Chance is dropped off at a pound in a puppy-sized cage. He's been kept in it for almost a year ever since he was only a few weeks old. As he grows, he's no longer able to stand up in the small confines of his cage. When Chance gets transfered to Toronto Animal Services and the vet techs examine him, they can see his leg bones deformed and his muscles atrophied. At first, he isn't able to stand but over the course of a few weeks rehabilitation, he regains the use of his legs albeit with a lingering, comical gait.
Chance is an exuberant young fellow. He is a little on the wild side and has no leash manners but he is good natured and quite friendly with people despite his early experiences. He'd be a quick match for someone except that along with his initial walking problems, he has demodectic mange, a skin disease caused by mites that usually strikes dogs up to a year old. Many pups carry the mites on their bodies and it's usually not a serious condition but poor health or stress can trigger an active infestation. Chance has mangy patches of raw, exposed skin mostly around his muzzle and front paws and these raggedly looks drive away most potential adopters.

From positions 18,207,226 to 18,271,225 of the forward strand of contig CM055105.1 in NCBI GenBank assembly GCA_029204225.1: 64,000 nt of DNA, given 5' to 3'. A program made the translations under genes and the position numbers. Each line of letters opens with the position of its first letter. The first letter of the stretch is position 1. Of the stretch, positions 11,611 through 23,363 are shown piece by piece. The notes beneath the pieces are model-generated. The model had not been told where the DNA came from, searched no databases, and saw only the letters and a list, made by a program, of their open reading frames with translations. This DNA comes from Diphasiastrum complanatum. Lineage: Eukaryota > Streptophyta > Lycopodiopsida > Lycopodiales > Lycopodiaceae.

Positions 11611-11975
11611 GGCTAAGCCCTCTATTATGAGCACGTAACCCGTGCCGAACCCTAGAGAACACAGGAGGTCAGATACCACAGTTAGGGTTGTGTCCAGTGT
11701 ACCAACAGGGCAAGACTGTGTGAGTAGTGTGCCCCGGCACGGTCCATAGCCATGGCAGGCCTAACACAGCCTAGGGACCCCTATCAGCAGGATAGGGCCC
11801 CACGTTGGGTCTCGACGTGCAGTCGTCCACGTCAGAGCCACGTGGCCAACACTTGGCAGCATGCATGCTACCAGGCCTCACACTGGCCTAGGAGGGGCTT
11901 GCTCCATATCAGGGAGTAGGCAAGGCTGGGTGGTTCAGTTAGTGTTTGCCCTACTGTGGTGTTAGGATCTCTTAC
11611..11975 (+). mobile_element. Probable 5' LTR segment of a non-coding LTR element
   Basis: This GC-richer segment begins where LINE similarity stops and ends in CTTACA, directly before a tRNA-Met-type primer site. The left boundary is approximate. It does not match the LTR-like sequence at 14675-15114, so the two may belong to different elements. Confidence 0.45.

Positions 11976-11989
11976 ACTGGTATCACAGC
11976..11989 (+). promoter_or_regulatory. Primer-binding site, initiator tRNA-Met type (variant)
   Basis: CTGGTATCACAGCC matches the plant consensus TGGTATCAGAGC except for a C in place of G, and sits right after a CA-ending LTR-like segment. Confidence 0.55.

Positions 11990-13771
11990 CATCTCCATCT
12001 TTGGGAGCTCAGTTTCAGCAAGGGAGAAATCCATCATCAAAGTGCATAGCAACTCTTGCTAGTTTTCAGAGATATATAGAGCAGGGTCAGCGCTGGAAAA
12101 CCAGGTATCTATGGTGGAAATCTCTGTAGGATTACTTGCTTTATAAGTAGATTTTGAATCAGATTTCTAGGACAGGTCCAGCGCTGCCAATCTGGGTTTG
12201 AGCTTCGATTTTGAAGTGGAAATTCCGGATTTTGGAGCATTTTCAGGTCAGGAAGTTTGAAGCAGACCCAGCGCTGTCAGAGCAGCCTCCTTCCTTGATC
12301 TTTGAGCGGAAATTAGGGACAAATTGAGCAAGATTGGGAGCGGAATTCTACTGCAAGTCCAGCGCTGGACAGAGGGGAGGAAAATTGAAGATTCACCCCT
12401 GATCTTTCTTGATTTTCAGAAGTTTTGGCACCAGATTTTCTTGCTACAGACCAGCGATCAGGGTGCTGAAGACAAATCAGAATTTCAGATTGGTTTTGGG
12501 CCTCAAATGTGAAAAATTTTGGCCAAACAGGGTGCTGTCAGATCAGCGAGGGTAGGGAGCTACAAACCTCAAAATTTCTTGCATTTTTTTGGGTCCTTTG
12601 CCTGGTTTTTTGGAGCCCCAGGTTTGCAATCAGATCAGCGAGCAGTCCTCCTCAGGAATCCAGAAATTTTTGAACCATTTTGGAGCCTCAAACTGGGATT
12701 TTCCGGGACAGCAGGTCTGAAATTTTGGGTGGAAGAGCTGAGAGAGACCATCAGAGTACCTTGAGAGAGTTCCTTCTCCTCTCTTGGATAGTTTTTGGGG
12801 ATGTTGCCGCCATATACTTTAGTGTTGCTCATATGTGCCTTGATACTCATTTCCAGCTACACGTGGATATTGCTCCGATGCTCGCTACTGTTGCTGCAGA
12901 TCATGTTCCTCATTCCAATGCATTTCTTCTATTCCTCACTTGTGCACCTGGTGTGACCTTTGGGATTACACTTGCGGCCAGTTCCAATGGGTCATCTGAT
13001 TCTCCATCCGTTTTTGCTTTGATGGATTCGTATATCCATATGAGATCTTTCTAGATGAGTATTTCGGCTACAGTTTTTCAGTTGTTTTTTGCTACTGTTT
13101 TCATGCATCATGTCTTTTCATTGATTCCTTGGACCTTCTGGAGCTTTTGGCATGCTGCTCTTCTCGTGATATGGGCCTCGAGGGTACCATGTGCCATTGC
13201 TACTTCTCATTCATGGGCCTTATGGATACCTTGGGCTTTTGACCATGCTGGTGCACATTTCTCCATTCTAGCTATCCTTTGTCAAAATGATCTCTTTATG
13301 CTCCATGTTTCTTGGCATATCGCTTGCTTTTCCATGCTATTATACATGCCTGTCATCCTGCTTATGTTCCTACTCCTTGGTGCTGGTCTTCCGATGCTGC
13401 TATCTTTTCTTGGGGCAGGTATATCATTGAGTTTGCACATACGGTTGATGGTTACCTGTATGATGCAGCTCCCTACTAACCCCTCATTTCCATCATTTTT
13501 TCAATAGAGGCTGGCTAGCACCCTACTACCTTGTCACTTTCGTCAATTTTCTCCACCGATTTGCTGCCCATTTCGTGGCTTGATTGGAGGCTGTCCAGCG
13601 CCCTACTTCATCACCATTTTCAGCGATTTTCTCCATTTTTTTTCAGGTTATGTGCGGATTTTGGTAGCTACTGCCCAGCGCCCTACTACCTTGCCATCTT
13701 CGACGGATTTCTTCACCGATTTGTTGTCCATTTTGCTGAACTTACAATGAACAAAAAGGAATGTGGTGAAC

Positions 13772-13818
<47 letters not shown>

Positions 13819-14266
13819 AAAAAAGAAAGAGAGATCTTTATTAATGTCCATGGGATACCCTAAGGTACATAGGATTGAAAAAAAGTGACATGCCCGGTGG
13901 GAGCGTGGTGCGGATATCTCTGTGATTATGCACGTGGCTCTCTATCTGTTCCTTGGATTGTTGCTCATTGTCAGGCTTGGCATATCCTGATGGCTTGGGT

Medication is ineffective and as his time at TAS goes on, his condition worsens to the point where he has to be quarantined. This curtails the possibility of any further public viewings. His spirit noticeably drops and the mange starts to get the better of him. When he starts developing secondary symptoms of multiple skin blisters and lesions due to a normally benign canine papiloma virus, it's obvious that his immune system is failing.
Two months into his stay, sick and getting sicker, with no good chance of recovery or adoption, Chance is euthanized.